pleted his current consultation.
They gave this insight into the
thinking of the Democrats' 1952
and 1956 presidential nominee:
1) Stevenson sees no sign the
administration will fight for the
programit is drafting to increase
Allied cooperation and responsi-
bility-sharing with the North At-
lantic Treaty Organization.
Appears Alarmed
2) He is alarmed at what he
and other Democrats percieve as a
lack of sense of urgency in the
Eisenhower administration. He is
quoted as agreeing with Sen. John
W. Fulbright (D-Ark.), who is said
to have predicted failure in Con-
gress of President Eisenhower's
program as it was outlined Tues-
day at a White House conference
of Democratic and Republican
congressional leaders.
3) Stevenson, studying this
program as Democratic consultant,
has no quarrel with it as far as it
goes. But he thinks it does not go
far enough.
4) He particularly wants sub-
stantially more money spent to
help underdeveloped countries -
perhaps a billion dollars more-lest
the Soviet Union capture the alle-
giance of such nations with the
lure of unlimited economic aid. He
wants stepped-up American eco-
nomic aid channeled through an
international agency similar to the
Organization for European Eco-
nomic Cooperation.
5) Stevenson will keep quiet
until after the NATO meeting.
Religious Issue
Brings Trial
Whether or not the government
has the right to define religion is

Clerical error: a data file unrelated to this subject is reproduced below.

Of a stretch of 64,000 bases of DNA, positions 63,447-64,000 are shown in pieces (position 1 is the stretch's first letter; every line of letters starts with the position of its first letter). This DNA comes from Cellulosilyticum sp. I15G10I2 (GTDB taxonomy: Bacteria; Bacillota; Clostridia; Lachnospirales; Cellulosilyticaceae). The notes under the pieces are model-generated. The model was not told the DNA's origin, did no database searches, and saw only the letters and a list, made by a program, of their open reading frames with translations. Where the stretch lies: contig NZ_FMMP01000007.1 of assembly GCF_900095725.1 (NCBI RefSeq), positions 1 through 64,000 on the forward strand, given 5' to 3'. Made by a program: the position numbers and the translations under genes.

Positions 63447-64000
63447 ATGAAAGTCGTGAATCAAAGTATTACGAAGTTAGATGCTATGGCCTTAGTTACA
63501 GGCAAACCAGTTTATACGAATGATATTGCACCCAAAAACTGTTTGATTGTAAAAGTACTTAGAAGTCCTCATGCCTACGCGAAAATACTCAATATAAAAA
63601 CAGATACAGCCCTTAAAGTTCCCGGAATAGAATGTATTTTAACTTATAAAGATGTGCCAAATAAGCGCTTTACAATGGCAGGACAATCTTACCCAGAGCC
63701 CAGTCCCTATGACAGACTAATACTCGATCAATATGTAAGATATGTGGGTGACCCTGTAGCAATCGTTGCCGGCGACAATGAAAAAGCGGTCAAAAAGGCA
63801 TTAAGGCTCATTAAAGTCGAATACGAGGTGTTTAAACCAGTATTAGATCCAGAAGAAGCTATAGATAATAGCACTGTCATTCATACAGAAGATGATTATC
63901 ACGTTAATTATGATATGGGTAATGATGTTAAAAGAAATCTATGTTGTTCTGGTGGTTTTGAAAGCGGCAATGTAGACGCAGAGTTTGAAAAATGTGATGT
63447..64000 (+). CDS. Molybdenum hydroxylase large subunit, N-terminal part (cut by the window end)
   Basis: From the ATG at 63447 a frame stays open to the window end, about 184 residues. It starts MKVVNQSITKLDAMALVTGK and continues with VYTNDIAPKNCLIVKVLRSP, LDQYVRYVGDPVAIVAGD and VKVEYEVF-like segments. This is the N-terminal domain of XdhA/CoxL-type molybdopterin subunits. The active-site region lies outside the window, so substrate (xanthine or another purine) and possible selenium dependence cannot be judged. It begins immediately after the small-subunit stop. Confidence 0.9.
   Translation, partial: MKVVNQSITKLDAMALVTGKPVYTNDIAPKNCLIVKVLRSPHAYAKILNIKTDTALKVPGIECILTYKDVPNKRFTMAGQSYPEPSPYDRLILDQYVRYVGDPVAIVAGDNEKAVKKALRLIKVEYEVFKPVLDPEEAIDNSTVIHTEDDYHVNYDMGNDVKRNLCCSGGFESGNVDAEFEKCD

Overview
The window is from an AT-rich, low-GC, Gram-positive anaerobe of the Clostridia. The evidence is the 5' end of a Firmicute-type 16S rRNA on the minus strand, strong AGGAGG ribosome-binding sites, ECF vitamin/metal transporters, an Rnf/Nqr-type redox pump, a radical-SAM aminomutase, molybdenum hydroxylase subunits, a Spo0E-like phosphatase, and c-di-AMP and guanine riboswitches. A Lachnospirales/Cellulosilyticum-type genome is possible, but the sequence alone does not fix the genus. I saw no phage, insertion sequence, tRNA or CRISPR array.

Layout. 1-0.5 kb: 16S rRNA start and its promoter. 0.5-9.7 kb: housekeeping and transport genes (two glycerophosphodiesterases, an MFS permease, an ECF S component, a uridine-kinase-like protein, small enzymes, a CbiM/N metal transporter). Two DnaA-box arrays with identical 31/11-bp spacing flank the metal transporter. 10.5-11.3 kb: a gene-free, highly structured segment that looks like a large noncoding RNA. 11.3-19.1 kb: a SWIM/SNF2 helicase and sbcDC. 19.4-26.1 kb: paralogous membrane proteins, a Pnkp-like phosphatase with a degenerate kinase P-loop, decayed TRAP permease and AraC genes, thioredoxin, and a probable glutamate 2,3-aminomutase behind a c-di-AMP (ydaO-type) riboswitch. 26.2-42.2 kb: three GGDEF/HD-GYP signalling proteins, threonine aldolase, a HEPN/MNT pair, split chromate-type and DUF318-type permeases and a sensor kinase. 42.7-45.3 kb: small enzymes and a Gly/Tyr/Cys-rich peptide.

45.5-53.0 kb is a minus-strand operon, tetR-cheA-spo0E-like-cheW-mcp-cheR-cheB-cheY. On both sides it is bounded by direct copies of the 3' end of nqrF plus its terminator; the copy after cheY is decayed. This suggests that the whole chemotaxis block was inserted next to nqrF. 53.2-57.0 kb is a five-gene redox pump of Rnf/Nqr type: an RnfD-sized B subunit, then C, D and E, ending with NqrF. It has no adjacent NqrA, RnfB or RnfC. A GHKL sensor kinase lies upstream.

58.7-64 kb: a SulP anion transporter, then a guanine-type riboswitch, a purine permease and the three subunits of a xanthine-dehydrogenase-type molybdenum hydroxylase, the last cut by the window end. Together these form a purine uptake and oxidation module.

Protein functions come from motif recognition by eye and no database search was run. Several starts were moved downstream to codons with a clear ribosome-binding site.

the basic issue in a forthcoming
Federal Court trial, says Peter
Horst, '58, on trial Tuesday for
alleged violation of the Selective
Service Act.
Horst, 24 years old, says he first
refused military induction for
religious reasons in January 1955.
When the board discovered that
he did not belong to a church, it
refused to grant a Conscientious
Objector classification, but decided
to reconsider the case, Horst said.
On March 26, 1957, Horst was
again ordered to report for induc-
tion and he also refused on re-
ligious grounds.
"Whether we win the case or
not, one of the things that we
want to establish is the power of
the government to define reli-
gion," Horst said.

MVechanical

Cause

Delay in

.8
Satellite -Carryi
CONVOY DISPUTE:
Settlement Gained -
ammarskjol
JERUSALEM (P--United Nations Secretary General Dag Ham-
marskjold settled the Israeli-Jordan dispute over convoys to Mt. Scopus
yesterday. -:« .
Israel will resume the dispatch of supplies to the isolated ridge
today. >
An Israeli government spokesman said the next convoy includes
nine drums of gasoline, the ingredient which had threatened to blow
up the peace and brought Hammarskjold to Jerusalem on his trouble-
shooting mission.
In Amman, the Jordan capital, a government spokesman said the

Launching
ing Rocket
sGC (Cancellation
Supports Comes After

'Bugs,

Winds

i . .... F .

1U E~

next convoy would pass through Mandelbaum Gate into Jordan terri-
I tory today and would be searched
by Jordan military authorities.
.N o Serious " The convoy will carry supplies
approved by the Jordan authorities
only," he said. He would not say
CSwhether such supplies would in-
C r silee ude gasoline.!
+ A joint UN-Israeli communique
n M aannounced the settlement after
Iid-E ast Hammarskjold had spent four
days shuttling between Jerusalem